Santoro said when the subject of climate change is discussed, people think of nature and climate rather than the immediate impact these things have on frontline communities. These communities consist of residents of low to moderate incomes who are majority Black, Indigenous and people of color.
In the Lehigh Valley, these communities are segregated. According to data from the 2020 Census, the Lehigh Valley has a high level of residential segregation, ranking 27th out of more than 400 metropolitan areas in terms of Hispanic-white segregation.
Santoro’s roles are intersectional — addressing issues of environmental justice as it relates to equity and inclusion.
Santoro said being conscious of not further burdening frontline communities is at the forefront of the committee’s agenda, as well as encouraging authentic participation.
A hyperlocal approach
“We want to create (policy) that is meaningful, and where the people feel like they can see tangible results from what they say to the implementation of these initiatives,” Santoro said. “It is more meaningful to talk about these things in a hyperlocal way.”
She said targeting residents as closely as their local blocks will help the Environmental Justice Steering Committee engage with them on a hyperlocal level.
The need for hyperlocal approaches is recognized between neighboring cities. While their issues may overlap, resources vary, shifting mitigation techniques.
Pooley looks comparatively at Philadelphia to see how policymakers are developing neighborhoods.
“(It’s about) thinking about transforming vacant lots that may be a negative because they are not well cared for, if there’s a lot of trash and debris in them,” Pooley said, “and shifting those into spaces that are just calm, controlled green spaces in a neighborhood and how powerful those kinds of shifts are can be.”
While she said these changes may seem obvious, there was an underappreciation for the connection between green space and mental health before cities began implementing greenery.
Through watching cities rethink how they approach community development and address quality of life concerns, Pooley said she has seen a learning curve.
She said smaller-scale, hyper localized interventions can have a big impact and will be most beneficial in creating a more environmentally-just version of Bethlehem.
The responsibility to enact change
Pooley advises policymakers to make attempts to “move the needle” when making noticeable changes for residents. She believes thoughtful and strategic investments will best enhance an environment.
“We haven’t solved the problem of climate change with these things, but we have improved people’s physical and mental well-being, and we have addressed some of the most severe consequences of things like heat island effects,” Pooley said. “Cities are used to (building) roads, to filling potholes, doing certain things. And this is going to require something different.”
Jackson noticed there can be contentious views on sustainability, including green design, reduction of consumption, preserving greenspaces and environmental justice.
As a former social worker, policy director and community organizer, Jackson said she has always been interested in equity and has been able to see firsthand how the different parts of someone’s environment, as well as structural inequality, impact their ability to thrive.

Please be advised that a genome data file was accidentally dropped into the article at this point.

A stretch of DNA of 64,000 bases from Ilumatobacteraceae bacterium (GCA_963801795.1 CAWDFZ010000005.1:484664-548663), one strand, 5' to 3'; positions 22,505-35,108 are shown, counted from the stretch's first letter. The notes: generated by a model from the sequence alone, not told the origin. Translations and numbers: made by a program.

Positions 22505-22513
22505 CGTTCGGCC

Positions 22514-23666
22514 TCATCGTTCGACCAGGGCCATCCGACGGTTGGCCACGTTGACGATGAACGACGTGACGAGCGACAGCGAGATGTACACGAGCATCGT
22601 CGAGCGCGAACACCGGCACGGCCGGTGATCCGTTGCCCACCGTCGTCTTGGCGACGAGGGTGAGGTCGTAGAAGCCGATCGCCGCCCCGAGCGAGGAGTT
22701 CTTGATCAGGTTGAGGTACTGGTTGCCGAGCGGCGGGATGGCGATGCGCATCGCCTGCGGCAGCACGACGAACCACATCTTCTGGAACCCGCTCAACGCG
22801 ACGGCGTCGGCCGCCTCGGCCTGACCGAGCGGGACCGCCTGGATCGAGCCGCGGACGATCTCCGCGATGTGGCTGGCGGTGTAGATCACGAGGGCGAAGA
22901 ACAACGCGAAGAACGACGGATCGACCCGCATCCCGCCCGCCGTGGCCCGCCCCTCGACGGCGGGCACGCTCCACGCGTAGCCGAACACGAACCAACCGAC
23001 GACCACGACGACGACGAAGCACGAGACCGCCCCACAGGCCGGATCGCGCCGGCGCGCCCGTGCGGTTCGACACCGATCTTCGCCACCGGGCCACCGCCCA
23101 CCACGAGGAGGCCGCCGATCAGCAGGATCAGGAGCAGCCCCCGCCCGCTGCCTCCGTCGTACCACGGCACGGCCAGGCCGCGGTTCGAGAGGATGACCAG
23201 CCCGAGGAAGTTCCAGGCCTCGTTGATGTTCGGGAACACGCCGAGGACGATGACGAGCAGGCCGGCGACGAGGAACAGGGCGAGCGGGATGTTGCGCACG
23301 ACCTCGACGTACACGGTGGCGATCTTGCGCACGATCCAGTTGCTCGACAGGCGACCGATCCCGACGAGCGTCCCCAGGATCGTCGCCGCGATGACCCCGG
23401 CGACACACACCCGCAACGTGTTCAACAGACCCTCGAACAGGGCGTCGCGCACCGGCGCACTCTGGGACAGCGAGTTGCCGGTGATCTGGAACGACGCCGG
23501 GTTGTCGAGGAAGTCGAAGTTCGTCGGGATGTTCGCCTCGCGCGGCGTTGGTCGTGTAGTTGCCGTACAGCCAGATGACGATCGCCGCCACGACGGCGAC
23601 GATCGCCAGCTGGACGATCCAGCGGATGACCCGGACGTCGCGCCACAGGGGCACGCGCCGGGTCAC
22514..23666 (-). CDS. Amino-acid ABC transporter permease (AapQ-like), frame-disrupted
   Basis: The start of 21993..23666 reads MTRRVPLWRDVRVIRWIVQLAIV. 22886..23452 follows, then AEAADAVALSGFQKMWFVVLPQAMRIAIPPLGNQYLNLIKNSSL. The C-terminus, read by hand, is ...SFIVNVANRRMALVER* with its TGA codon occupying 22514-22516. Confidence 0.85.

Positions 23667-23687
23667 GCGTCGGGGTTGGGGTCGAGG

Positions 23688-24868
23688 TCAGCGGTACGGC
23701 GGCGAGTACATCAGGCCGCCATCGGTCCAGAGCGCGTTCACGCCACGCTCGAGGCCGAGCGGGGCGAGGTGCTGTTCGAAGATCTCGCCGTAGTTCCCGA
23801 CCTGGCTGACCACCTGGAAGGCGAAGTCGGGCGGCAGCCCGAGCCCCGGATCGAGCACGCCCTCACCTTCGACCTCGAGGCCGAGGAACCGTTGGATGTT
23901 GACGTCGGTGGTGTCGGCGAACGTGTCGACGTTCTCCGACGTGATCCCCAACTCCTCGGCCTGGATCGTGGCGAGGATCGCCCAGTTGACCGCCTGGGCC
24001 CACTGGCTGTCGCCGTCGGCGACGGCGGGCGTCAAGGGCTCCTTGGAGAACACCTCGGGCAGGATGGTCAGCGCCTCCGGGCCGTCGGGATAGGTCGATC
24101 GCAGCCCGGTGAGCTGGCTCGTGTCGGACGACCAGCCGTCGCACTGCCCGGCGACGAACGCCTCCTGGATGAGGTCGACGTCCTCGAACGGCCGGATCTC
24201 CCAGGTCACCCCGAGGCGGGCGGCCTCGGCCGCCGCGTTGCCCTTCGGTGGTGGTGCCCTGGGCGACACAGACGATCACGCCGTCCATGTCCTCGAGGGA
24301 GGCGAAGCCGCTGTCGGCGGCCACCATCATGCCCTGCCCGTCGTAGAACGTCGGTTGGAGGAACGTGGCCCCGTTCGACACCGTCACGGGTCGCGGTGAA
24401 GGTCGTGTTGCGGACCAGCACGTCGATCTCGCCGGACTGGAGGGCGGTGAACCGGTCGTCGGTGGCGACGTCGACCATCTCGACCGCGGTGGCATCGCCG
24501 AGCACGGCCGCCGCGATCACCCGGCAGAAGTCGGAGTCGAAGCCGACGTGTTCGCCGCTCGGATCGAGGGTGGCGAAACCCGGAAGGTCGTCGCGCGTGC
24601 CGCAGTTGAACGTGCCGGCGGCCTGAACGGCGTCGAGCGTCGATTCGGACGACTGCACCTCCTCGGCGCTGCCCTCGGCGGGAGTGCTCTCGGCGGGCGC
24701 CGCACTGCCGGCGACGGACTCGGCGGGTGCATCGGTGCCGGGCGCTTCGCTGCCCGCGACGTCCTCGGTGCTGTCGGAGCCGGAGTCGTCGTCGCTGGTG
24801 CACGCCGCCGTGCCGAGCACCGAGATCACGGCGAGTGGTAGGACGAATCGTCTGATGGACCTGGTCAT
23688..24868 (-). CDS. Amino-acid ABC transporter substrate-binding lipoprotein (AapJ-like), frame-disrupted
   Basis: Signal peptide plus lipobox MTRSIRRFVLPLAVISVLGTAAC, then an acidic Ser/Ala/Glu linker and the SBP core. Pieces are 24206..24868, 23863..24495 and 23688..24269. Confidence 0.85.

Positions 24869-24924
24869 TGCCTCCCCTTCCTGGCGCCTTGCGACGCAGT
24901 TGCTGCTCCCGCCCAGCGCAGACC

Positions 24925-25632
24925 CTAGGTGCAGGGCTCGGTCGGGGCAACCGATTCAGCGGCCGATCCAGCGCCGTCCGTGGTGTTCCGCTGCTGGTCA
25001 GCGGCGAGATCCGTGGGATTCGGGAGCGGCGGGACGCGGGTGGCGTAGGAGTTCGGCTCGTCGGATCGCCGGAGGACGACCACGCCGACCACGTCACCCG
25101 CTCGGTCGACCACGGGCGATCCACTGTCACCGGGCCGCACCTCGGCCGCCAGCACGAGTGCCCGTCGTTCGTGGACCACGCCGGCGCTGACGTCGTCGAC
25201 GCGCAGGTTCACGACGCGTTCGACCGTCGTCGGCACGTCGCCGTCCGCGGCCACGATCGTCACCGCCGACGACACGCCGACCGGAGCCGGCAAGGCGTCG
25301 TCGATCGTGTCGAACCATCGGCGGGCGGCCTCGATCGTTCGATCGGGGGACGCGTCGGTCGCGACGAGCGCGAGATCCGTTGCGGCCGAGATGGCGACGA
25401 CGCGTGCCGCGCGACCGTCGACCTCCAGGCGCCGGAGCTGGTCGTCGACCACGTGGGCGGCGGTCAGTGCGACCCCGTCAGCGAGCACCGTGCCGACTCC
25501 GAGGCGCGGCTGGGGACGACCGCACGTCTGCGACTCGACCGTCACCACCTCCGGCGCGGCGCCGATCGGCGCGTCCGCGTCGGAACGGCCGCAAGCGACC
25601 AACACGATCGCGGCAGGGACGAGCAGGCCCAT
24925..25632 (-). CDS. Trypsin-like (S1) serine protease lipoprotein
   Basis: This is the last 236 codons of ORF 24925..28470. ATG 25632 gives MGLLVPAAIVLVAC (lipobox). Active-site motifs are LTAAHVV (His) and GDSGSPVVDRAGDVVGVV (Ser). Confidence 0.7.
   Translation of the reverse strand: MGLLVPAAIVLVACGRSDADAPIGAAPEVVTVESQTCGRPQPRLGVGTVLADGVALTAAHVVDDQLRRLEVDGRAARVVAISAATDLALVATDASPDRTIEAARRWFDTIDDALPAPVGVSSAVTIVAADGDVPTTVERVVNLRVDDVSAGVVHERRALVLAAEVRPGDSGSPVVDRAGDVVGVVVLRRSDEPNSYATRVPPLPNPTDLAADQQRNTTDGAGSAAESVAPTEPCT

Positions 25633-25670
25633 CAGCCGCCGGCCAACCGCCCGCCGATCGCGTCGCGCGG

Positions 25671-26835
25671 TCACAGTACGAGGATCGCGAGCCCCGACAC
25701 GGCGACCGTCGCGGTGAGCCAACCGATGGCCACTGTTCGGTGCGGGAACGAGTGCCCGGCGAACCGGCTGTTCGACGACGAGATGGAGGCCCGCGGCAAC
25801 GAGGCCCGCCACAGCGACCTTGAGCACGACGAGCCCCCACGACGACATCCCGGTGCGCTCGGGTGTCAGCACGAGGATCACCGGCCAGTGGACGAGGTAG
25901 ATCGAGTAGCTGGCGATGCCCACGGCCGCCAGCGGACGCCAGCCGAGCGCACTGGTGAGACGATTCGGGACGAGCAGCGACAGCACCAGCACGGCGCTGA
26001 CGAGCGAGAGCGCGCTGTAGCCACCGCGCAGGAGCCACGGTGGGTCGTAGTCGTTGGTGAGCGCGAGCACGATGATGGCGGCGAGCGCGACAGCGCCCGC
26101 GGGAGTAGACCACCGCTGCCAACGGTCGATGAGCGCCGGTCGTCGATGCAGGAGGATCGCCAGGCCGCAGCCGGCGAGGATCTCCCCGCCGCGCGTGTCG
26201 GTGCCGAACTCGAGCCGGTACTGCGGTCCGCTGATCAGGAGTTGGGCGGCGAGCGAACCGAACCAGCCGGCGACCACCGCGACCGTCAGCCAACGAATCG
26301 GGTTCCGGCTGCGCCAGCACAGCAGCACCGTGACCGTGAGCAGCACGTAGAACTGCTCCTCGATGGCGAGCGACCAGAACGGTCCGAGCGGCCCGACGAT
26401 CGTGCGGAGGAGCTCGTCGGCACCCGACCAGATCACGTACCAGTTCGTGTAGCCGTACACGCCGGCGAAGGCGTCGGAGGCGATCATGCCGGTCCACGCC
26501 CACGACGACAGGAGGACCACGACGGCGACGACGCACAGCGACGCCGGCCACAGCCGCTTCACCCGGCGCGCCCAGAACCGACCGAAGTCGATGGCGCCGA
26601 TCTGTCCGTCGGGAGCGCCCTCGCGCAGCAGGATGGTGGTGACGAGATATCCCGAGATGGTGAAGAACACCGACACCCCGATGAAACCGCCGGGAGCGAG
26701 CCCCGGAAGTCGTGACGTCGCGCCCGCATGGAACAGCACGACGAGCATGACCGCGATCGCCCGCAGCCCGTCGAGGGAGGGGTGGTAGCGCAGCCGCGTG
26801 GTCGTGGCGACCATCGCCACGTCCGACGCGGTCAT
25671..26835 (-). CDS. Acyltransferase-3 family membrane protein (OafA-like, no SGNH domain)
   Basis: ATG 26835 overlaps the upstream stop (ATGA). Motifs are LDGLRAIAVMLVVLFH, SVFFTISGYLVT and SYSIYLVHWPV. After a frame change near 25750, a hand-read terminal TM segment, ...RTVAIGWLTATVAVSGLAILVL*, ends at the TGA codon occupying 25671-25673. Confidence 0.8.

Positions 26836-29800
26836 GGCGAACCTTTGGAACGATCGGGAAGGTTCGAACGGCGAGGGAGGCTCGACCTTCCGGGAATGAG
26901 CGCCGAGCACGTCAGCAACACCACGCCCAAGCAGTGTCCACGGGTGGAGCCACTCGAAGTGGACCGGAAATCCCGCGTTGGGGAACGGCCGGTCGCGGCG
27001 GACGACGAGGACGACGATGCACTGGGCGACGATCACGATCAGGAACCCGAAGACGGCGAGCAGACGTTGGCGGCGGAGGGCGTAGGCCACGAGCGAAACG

She previously worked within a community in Camden, New Jersey, which shows similarities to South Bethlehem. Here, she helped to mitigate environmental injustice in their neighborhoods and learned more about the environment’s impacts on public health.
Both cities have similarly high rates of particulate matter in the air that exacerbate chronic disease. Both are also home to a predominantly Hispanic population. Jackson said most health disparities appear due to racial discrimination and unequal access to well-paying jobs.
She said she was drawn to the College of Health because of its innovative, community-centered outlook.
“A lot of environmental injustice is often silent,” Jackson said. “We may not be actively redlining any longer, but there’s a long lasting impact of the policy of redlining of segregated neighborhoods and resources…we need to go back, know the history of why our communities were built and why, and how different systemic inequities came to be, and un-design them.”
Jackson said Lehigh recognizes the need for environmental justice through its sustainability plan.
“We, as a university, need to track our impact on the local community,” Jackson said. “We know there’s high rates of particulate matter, so where is that coming from? And how much of that could be coming from Lehigh? And what are ways in which we can reduce our impact on the local community?”
By implementing solar power and electric campus vehicles, as well as encouraging students to study the topic, Jackson said Lehigh is trying to help navigate the issue. She said Lehigh can also listen to residents who can immediately speak on existing inequities.
Jackson said a resident living in an environmental justice zone can describe the experience in detail she would never understand. She said research must be guided by these residents, or else it is not meaningful nor effective.
“If you are already worried about thinking about employment, housing and food, thinking about particulate matter in the air which is invisible is not always going to be their priority,” Jackson said. “That is why it is our responsibility to fight to get to the root cause of that.”